So, anyway. That's me nattering on about the movie, which I think I would have done more of when I first saw it if I hadn't seen two movies that night and been out until one in the morning. The Illusionist isn't structured as brilliantly as The Prestige, which was actually built like a magic trick itself, but goes for a beautiful evocation of tone and mystery instead.
And just for the record, here's the actual assets Fox gave me. Which is to say, they're not feeding me information to repeat back to you; they gave me a couple of banners and a buddy icon. Voilà:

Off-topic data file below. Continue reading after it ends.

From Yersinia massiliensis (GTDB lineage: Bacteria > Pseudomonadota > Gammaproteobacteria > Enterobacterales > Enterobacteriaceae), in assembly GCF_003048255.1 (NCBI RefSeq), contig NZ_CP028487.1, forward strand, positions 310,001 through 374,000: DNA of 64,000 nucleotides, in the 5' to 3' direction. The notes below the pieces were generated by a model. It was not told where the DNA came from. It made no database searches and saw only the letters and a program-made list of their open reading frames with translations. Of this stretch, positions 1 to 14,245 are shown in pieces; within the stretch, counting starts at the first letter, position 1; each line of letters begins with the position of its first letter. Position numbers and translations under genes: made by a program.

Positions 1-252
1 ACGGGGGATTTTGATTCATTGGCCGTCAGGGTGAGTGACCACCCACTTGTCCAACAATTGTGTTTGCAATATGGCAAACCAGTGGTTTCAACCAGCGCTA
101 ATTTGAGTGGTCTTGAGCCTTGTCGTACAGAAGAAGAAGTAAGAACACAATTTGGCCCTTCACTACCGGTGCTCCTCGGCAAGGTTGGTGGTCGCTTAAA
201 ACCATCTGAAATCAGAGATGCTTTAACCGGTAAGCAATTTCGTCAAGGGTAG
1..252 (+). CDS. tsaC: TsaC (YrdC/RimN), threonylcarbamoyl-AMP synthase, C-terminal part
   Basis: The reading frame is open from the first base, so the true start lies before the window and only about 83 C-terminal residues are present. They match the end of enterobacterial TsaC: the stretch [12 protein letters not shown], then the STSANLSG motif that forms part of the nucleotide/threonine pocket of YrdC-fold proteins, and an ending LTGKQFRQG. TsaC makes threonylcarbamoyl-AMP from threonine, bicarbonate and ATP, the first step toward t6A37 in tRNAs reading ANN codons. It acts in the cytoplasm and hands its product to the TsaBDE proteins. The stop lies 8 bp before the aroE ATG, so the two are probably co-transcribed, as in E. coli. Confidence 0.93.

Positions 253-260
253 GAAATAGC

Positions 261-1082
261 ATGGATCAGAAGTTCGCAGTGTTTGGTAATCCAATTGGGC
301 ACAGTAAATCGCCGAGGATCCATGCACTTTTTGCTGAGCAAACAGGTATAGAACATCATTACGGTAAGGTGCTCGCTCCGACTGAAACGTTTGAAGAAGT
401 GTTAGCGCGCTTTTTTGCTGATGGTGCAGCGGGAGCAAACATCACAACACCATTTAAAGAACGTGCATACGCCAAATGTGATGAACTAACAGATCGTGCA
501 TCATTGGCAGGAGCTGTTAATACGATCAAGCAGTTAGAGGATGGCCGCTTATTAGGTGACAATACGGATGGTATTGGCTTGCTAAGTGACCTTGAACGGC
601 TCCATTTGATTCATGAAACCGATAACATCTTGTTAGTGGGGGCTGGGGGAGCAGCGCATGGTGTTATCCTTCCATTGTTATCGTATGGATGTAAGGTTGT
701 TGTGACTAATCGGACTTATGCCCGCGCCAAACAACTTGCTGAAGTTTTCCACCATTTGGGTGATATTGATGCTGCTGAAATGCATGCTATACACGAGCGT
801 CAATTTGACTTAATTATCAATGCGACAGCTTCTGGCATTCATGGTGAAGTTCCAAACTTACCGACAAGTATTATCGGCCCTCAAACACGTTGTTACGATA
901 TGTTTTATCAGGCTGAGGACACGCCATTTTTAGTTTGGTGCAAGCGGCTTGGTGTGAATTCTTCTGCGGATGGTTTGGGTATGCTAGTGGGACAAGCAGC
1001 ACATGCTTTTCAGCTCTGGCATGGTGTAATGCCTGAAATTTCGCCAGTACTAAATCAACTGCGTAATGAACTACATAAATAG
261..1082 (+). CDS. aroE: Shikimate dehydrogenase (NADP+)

So, the movie’s coming out on January 9--Tuesday, I think? That’s the first thing they wanted me to mention. The second is that there’s an accompanying magic contest. Prize: One (1) Grand Prize: ATrip to the Magic Castle in Los Angeles ("The Magic Castle is a Hollywood landmark, and a well-known performance venue for the magic industry, being one of the most famous magic clubs in the world. It is a private clubhouse for The Academy of Magical Arts, an organization devoted to the advancement of the art of magic, with emphasis on preserving its history"). It sounds like you're supposed to film yourself (this is in the rules; you can't call in an expensive professional videographer or anything) performing some kind of magic trick, and I think you are allowed to have assistants ("third parties"). You then upload the clip to the contest site, much the way you'd upload it to something like YouTube. Judging criteria: "Winners will be selected by a panel of judges using the following criteria: creativity and originality of video (50%); quality and originality of magic trick (50%)." So presentation, as in all stage magic, does count. The interesting thing is that Steinmeyer notes in Hiding the Elephant that there are relatively few tricks a magician can perform. You can make something disappear, you can make something reappear, you can make something move from one place to the other, and so on. Most vanishing acts, for example, are done with mirrors or trapdoors; I'm not even sure how you'd do it otherwise. So as far as creativity and originality go, they're not asking you to reinvent the wheel; they're asking you to dress it up a little differently. So if you're interested in performing magic, or you know someone who is, you've got until January 31 to upload something. Dooooooo it.